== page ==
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Video taken 28 May 2010 (May want to turn your speakers down — it’s windy and noisy at this park.)

Today, for the first time in our four years of frequenting one of our favorite off-lead dog parks, PREY appeared! As we crested one of the hilly trails, a large rabbit came bounding in our direction, with two hounds and a tag-along squirt of a mutt in hot pursuit. Instantly, Bowdu and Bowpi joined in the chase. It was amazing to watch all those dogs kick up so much hay and dust.

One general rule common to both Shiba and Basenji is that they are not to be trusted off-lead. As the recommendation goes, even if you practice your recall hundreds of times, to the point where you’re lulled into a false sense of security, they’re always only going to be 99% reliable, at best. That 1% margin of error is going to come back to haunt you in the guise of that one chipmunk that darts out into traffic with your precious pet in instinctive pursuit. In one second, your off-leash Shiba or Basenji will be gone forever.

Here is one case where I’ll defy breed standards for just a moment, and state that I don’t believe the situation is always quite so dire. One also has to consider geography, local culture, and the individual dog’s personality. We’ve spotted a bunch of Basenji at off-leash parks around here, and while these are fairly controlled environments, they’re not exactly places where the textbook sighthound owner would let their dogs run loose. Likewise, I’ve lost count of the number of off-leash Shiba I’ve seen in Taipei, which ranks up there as one of the world’s most congested cities and certainly not a safe environment for most off-leash dogs, regardless of breed.

We have a pretty horrific anecdote from when Bowdu was about 4 or 5 months old. We were with his first vet, who had just administered his last round of puppy shots. We were all standing around the steel examination table chatting when suddenly a middle-aged man burst through the door and laid down a bloody Maltese right next to Bowdu. For about two full seconds, Bowdu stared death in its mangled face before I was finally able to react and pull him off the table for another patient that obviously deserved priority. But this Maltese, who had been run over by a back alley scooter, was dead on arrival.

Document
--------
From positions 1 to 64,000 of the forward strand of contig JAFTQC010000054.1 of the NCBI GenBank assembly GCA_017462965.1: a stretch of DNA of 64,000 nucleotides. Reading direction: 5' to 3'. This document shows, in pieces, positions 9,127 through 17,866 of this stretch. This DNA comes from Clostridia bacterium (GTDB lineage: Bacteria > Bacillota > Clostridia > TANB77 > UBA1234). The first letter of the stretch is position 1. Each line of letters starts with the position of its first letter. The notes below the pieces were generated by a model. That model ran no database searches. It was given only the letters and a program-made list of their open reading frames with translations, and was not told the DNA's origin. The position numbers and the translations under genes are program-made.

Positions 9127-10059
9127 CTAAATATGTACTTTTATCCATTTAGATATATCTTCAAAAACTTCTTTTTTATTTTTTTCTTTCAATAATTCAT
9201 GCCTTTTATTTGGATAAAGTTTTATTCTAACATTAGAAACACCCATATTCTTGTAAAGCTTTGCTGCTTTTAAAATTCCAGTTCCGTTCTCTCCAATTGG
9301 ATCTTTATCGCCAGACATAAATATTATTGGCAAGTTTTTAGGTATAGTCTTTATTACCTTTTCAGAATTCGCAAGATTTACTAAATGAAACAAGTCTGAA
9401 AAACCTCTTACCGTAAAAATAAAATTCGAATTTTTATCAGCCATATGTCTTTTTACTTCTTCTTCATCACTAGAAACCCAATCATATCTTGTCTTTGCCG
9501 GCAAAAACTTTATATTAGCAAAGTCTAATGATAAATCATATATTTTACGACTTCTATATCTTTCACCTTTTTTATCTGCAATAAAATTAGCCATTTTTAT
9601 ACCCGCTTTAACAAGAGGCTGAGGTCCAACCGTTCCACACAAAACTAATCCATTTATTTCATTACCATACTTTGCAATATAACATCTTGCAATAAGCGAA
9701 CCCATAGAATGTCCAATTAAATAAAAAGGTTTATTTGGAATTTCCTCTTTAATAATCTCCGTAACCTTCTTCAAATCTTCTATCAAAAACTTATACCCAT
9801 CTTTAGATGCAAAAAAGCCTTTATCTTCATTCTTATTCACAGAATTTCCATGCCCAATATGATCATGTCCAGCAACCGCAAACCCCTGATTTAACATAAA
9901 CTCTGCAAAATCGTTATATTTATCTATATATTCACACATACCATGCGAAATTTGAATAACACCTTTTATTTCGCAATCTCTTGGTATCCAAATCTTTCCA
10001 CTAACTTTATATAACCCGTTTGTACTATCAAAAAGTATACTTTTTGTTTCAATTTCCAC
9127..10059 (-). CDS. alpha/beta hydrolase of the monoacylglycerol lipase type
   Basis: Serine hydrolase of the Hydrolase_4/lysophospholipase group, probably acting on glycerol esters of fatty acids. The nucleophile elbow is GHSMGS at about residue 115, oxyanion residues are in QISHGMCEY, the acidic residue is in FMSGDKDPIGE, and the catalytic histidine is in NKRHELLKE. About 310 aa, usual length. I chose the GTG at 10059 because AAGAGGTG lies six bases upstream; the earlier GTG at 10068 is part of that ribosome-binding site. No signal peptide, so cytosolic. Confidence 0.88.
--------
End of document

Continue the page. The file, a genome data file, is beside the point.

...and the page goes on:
Taipei is no place for off-leash dogs. Yet, dogs of all breeds had learned to weave through traffic and city crowds without a handler in tow. This has always stumped me, since Bowdu never gave the impression that he was relaxed enough outdoors for us to even think about letting him loose in the city. It wasn’t until we had crossed an ocean and traveled across the United States, a process which inevitably tethered him with a sense of separation anxiety (for better or worse), that we permitted him to go off-leash with regularity. In the right places, it just works.

Even when there is prey.

So I let both Bowdu and Bowpi join the rabbit hunt for a bit, vaguely wondering what would happen if they managed to corner and catch the frantic little guy. But when the rabbit took a sharp turn back over the hill and started to take all the dogs with him away from my line of vision, that’s when I called both dogs back. Impressively, they came… They gave up in the middle of the chase, and came back to me so we could continue our regular route around the park. I was so proud of them, I lavished them both with praise and affection when they returned to my side. It seemed like a real test, certainly the first real one that Bowpi had since we started letting her explore off-leash about a month after we adopted her. They both passed with flying colors.

In the end, I still have to defer to breed generalizations. It’s probably true that most Shiba and Basenji aren’t reliable off leash, and we repeat this rule to keep the breed, as a whole, safe. I don’t think that every Shiba or Basenji can or should be trained to be free off-leash. And though I love and am very proud of the fact that Bowdu and Bowpi are as good as they are at these off-leash dog parks, there are certainly places I’d never let them roam free. Ximending in Taipei city, for example… my street, for another. Not all dogs need to be off lead, and not every dog that can be trained to be off lead needs to be off all the time. So I wrote this not to share how I “trained” Bowdu and Bowpi to be off leash or to recommend that others do it too, but just to document it as a matter of fact here at the House of Two Bows.